Try these tips to break you of your old habits.
Get some distance. Charge your phone across the room at night—don’t be tempted to check any feeds before you’re fully awake. Place your phone out of reach while driving, either in the back seat or trunk. Try silence on the car radio and see how it feels.
Put your phone away when you’re eating. If you’re with someone who is constantly checking updates on the phone, simply look him or her in the eye and initiate some conversation.
Go hands-free! Use a headset when on the phone. The less you touch and fondle the device, the more you will reduce your compulsive and tactile attachment to it. And some argue that it’s just plain healthier.
Disrupt your routine. Remove all links and shortcuts to distracting sites (like Facebook and Twitter) from your bookmarks, tabs, favorites, etc. Keep a tally of the amount of times you unconsciously try to click on something that’s no longer there.
If the idea of a cleanse or fast seems too radical or drastic for you, then simply be more aware of your behavior involving these screens, devices, apps, and software. By constantlyweeding and pruning your apps, newsletters, feeds, network, (and yes, even friends), you are engaging in conscious personal development. You are developing a higher and more acute level of “infotention” (a word penned by futurist Howard Rheingold). And you are affirming that you are no longer the same person you were when you subscribed to the “Southern Women’s Turkey Meatball Recipes” e-newsletter back in 2011.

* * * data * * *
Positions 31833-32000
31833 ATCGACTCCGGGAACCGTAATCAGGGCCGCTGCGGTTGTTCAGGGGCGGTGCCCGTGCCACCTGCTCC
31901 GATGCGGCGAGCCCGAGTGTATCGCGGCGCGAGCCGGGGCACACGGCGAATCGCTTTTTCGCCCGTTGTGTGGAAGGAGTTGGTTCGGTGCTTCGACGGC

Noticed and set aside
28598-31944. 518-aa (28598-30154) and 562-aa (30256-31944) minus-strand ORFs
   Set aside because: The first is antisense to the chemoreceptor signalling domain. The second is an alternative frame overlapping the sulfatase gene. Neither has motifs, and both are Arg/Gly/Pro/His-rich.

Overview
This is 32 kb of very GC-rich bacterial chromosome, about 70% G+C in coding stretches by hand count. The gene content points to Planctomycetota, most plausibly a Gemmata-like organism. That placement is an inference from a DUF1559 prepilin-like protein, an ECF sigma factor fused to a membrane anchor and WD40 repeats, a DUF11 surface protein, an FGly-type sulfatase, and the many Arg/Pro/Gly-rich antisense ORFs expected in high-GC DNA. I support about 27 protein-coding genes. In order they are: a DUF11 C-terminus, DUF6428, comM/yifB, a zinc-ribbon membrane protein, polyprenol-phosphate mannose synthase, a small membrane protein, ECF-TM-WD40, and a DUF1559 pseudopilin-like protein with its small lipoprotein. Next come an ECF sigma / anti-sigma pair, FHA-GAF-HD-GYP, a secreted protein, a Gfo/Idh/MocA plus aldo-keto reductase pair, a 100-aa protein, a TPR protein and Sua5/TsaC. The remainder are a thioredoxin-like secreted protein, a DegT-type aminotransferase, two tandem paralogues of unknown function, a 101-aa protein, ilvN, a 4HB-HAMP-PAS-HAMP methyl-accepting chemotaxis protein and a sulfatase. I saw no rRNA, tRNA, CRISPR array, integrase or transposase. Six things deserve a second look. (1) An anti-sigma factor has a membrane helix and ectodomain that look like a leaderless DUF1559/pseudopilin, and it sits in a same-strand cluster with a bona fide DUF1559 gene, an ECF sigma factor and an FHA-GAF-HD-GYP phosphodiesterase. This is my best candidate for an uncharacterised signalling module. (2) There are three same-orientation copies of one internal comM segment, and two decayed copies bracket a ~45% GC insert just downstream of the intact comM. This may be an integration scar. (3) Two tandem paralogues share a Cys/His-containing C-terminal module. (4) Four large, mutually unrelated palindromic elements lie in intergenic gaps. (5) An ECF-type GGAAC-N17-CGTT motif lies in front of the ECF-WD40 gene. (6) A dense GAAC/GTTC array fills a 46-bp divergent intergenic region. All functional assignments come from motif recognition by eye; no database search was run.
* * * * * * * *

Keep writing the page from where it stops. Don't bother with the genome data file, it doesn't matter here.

Unsubscribe to any e-newsletters that have become irrelevant or impractical. Don’t mark them as spam or delete them. Unsubscribe.
“Unfollow” any people, brands, personalities, or accounts that you no longer enjoy or find authentic. People change, inside and out. And your favorites, lists, and feeds are a direct reflection of you, your tastes, and interests. Delete and deny access to any unused or extraneous apps that you have allowed access to your social media accounts.
“Unfriend.” That’s right, I said it. I don’t care if they’re family. If that cousin of yours and his political or religious views are causing you undue stress or distraction, unfriend him! You’ll still be related by blood, and you can still pick up the phone if you need to tell him you love him.
Be present, do the work, and move on.
Joran Slane Oppelt is a blogger, musician, interfaith minister, marketer, chaplain, public speaker, father, event producer, husband, and facilitator—not necessarily in that order. Joran is the founder of the Integral Church in St. Petersburg, FL, and has spoken at many colleges and conferences including South by Southwest in Austin, TX. Integral Church is an interfaith community that encourages individuals to create their own personal transformative practice, using the tools and teachings from the world’s major wisdom traditions in a pluralistic and sacred environment. For more information, follow @joranslane on Twitter or visit integralchurch.org.
This article is an excerpt from the book Transform Your Life! Expert Advice, Practical Tools, and Personal Stories, written by 60 real-life heroes and experts and available atwww.Transformation-Publishing.com, Amazon.com, BN.com, and all ebook formats.